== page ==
Richard Brothers Financial Advisors is a 15-person investment management company based in Portland, Maine. There are 285,000 financial advisors in the United States, all of whom provide similar services to help individuals and small businesses plan better for their financial futures. How can you stand out in this crowd? For Richard Brothers, the answer lay in their relationship with Doctors Without Borders, the CEO’s favorite charity. He decided that writing a check at the end of the year was not enough. He looked at what the charity’s healthcare practitioners do – risk life and limb to deliver care, often without a financial contingency plan for their loved ones. Thus was born a new brand mission: offer free financial planning services to caregivers at Doctors Without Borders. Was this movement focused on building business? No? Was it connected to his business? Absolutely. Medical practices are one of their most important market segments. No doubt customers appreciate the support of an important healthcare non-profit. But there is an additional, if indirect, business message: If the firm can help doctors and nurses heading into harm’s way overseas prepare for risk, they surely can do so for customers here at home.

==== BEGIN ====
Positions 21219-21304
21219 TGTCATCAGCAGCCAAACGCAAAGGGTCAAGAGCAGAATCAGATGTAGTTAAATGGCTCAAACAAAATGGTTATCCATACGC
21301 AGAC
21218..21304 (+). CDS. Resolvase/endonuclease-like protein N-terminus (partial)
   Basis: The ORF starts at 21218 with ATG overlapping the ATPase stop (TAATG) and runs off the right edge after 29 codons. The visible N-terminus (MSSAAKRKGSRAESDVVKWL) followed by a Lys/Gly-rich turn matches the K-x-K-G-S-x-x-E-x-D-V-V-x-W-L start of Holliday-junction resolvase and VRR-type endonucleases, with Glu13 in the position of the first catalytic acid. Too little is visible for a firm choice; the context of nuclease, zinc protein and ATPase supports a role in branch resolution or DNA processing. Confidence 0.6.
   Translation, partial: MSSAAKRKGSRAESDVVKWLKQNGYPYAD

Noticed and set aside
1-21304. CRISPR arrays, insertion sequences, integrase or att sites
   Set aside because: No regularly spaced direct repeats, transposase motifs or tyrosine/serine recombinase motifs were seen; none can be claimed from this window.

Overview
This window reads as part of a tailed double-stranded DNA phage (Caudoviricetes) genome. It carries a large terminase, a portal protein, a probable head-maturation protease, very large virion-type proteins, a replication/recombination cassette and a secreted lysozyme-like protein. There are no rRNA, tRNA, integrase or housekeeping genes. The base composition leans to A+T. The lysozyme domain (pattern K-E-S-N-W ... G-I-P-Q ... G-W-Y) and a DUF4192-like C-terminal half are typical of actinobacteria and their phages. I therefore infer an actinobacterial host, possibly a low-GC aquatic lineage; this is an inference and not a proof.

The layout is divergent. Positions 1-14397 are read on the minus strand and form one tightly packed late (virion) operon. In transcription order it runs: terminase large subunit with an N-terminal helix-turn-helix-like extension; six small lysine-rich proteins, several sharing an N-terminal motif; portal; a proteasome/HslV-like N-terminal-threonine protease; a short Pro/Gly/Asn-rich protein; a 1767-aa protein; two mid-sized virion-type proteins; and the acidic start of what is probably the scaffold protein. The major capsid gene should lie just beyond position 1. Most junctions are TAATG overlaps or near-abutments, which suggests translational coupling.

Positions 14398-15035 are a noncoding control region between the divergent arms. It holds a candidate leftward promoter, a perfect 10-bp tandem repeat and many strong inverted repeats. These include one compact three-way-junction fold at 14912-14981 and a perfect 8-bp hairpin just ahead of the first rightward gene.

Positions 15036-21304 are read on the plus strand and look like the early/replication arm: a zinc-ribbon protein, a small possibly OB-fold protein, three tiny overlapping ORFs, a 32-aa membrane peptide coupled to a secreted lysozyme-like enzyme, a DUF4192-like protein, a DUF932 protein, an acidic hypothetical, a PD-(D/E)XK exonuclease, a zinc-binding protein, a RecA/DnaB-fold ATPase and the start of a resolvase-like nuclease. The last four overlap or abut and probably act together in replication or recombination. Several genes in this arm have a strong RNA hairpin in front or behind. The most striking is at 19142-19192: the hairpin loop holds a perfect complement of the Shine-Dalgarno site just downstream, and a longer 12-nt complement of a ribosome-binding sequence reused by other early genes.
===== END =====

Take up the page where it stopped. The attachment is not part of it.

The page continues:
What these remarkable initiatives from American Express and Richard Brothers have in common is they started by defining a role they could play in their customers’ lives that is bigger than the product they sell.

To find a role that works for your brand, start by asking yourself a few questions:

• How can I be useful to my customers? Start with your “crazies,” the ones who really value what you do. For American Express, it was small retailers. What problem can you solve for them that will build their loyalty?

• What is my company great at that I can give away for free? You’ll find clues in your vision and mission. In your history and heritage. In your culture, or in the product or service that represents your best potential. Doctors Without Borders’ volunteers were reluctant to sign up for additional missions because they felt unprepared for financial contingencies. Richard Brothers addressed this gap by giving away their planning expertise.